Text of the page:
The Arabidopsis thaliana ecotype Columbia (Col-0) was used in this study for wild-type analysis. The T-DNA insertion lines SALK_144182 (asy1), SALK_146172 (Atspo11-1-3), SALK_056177 (Atdmc1), SAIL_873_C08 (Atrad51), SALK_067823 (Atmre11), SALK_084967 (Atrad50), and SALK_061706 (Atcom1), were obtained from the Salk Institute via NASC for mutant analysis (Alonso et al. 2003). The T-DNA insertion site was mapped with specific primers designed by the T-DNA primer design tool (http://signal.salk.edu/tdnaprimers.2.html) from the Salk Institute Genomic Analysis Laboratory.

Atspo11-1-1 seeds were kindly donated by Mathilde Grelon (INRA, Versailles, France). Plant growth, material collection, and nucleic acid extractions were performed as described by Higgins et al. (2004).

Double mutants were generated by crossing heterozygotes of appropriate mutant lines. Double mutants were identified by PCR of the F2 population derived from selfing F1 plants heterozygous for both alleles.

Nucleic acid sequencing

Automated nucleotide sequencing was carried out by the Genomics Laboratory, Biosciences, University of Birmingham.

Antibodies used in the investigation

The following Abs were used in the study: anti-ASY1 (rabbit/rat, dilution 1 in 500), anti-AtSPO11 (rabbit, dilution 1 in 100), anti-γH2AX (ser 139, catalog no. 07-164, Upstate Biotechnology; rabbit, dilution 1 in 200), anti-AtRAD51 (rabbit, dilution 1 in 200), anti-AtDMC1 (rabbit, dilution 1 in 200), anti-MLH3 (rat, dilution 1 in 200), anti-ZYP1 (rabbit/rat, dilution 1 in 500), anti-AtSMC3 (rat, dilution 1 in 500), and anti-AtSCC3 (rat, dilution 1 in 500) (Armstrong et al. 2002; Mercier et al. 2003; Higgins et al. 2004, 2005; Sanchez-Moran et al. 2004; Jackson et al. 2006).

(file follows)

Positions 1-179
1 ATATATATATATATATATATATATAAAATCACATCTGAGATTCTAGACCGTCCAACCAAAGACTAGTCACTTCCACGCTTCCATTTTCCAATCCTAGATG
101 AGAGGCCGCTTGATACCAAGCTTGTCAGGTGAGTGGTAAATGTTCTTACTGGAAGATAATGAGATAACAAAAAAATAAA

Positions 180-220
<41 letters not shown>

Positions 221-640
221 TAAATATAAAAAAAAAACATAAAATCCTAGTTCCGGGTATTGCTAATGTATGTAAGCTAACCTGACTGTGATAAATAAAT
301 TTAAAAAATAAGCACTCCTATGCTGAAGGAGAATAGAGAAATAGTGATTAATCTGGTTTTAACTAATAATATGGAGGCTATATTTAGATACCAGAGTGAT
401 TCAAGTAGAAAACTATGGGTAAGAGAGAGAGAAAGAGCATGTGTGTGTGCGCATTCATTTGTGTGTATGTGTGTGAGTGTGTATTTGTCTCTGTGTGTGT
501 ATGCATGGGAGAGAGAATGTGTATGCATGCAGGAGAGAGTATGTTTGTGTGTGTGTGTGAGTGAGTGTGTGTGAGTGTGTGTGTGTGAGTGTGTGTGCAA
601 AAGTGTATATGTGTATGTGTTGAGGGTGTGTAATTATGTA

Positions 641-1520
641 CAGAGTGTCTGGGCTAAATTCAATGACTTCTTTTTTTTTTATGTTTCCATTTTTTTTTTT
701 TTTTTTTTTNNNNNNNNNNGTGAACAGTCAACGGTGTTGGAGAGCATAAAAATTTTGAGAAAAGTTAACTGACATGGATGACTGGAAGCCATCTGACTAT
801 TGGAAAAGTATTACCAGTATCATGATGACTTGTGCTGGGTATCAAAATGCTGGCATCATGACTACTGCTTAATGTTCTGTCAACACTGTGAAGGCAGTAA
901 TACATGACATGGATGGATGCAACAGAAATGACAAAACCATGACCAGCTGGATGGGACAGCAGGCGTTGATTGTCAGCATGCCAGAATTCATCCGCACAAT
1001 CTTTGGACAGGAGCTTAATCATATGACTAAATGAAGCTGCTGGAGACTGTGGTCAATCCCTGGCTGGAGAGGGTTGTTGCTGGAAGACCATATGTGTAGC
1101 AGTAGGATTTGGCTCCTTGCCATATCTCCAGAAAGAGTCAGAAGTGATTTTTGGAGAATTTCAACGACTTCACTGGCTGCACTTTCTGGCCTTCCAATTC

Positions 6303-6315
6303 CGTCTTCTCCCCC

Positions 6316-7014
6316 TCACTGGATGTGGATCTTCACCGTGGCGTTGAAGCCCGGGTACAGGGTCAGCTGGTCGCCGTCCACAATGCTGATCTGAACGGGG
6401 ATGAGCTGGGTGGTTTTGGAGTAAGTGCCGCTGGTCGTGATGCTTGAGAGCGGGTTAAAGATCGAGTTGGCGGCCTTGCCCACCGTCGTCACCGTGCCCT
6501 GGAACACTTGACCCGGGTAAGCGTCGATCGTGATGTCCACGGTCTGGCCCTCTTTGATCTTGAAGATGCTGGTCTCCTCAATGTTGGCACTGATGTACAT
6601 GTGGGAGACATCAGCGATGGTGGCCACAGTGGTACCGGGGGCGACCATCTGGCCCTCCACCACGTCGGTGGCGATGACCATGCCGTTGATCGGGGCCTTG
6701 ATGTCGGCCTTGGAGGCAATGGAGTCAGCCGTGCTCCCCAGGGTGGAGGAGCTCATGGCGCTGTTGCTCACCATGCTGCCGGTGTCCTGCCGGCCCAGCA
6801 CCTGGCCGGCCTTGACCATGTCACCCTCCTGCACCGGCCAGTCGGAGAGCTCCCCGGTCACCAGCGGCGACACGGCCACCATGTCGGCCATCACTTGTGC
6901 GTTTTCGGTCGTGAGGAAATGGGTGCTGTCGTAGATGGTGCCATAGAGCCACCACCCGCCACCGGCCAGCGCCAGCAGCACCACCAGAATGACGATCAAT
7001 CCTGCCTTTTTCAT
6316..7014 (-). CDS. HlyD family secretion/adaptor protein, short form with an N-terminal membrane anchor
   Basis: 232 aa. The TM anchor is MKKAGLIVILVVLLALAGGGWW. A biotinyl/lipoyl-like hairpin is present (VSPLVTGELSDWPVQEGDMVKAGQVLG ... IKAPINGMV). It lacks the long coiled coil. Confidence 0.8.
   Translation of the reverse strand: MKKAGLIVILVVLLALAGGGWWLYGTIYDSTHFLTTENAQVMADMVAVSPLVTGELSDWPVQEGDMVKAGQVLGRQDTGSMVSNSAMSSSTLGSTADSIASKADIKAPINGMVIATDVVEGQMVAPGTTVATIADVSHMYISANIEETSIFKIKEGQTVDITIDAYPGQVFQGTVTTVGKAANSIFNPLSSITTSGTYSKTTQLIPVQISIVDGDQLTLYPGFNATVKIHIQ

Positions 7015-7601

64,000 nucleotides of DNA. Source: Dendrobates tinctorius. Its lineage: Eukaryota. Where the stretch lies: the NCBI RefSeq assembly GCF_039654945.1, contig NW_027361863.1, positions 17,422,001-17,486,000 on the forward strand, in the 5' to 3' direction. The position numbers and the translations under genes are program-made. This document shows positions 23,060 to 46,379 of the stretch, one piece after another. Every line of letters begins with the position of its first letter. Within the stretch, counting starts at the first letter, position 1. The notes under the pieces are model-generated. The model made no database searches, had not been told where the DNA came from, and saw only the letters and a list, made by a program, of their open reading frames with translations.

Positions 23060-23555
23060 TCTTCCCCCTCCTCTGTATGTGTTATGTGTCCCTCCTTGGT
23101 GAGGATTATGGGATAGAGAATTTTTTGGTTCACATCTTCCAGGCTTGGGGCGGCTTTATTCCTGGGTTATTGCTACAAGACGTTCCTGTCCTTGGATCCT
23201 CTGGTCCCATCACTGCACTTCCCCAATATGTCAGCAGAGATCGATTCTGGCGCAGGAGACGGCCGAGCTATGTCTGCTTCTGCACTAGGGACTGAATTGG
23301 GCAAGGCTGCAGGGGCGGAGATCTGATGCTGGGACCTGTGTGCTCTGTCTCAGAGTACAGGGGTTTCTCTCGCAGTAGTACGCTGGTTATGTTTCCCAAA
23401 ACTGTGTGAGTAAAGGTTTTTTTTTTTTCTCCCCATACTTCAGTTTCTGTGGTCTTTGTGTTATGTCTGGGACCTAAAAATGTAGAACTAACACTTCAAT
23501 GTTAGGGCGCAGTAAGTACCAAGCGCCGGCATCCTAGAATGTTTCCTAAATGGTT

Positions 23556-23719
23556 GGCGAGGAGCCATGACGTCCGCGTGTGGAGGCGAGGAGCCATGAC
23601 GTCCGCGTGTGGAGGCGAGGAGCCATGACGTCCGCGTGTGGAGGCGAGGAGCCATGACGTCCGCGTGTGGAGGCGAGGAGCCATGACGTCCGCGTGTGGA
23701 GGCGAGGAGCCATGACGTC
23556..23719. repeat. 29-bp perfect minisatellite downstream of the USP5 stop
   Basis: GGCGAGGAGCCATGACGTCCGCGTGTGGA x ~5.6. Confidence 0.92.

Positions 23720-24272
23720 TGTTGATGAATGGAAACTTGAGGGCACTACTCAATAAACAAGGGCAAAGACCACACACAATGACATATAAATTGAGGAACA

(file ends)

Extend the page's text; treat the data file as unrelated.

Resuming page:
Anti-AtSPO11-1 Ab was raised against a multiple antigenic peptide (MAP) comprising amino acid residues 189–206 of the protein (AltaBioscience, University of Birmingham). A rabbit polyclonal antiserum was produced against the peptide (ISL). This peptide is not found in AtSPO11-2, which is also expressed during meiosis. To confirm that the Ab specifically identified AtSPO11-1, comparative immunolocalization was conducted on meiotic chromosomes prepared from wild-type and Atspo11-1-3 meiocytes at early G2 (3 h post-S phase). This confirmed that the AtSPO11-1 signal found in wild type was absent in the mutant line (Supplementary Fig. 2).

Anti-DMC1 Ab was produced in the same way as anti-SPO11-1 using a MAP based on amino acid residues 17–35 of AtDMC1 that are specific to the protein. To verify that the anti-AtDMC1 Ab did not cross-react with AtRAD51, and that likewise the anti-RAD51 Ab did not cross-react with AtDMC1, immunolocalization was carried out on chromosome spreads from wild type plus the Atdmc1 and Atrad51 mutants. As expected, the anti-AtDMC1 Ab did not give a signal in Atdmc1, but did in both wild type and Atrad51, whereas the anti-RAD51 Ab did not give a signal in Atrad51, but numerous foci were observed in both the wild type and Atdmc1 (Supplementary Fig. 5). These data confirm the specificity of the two Abs.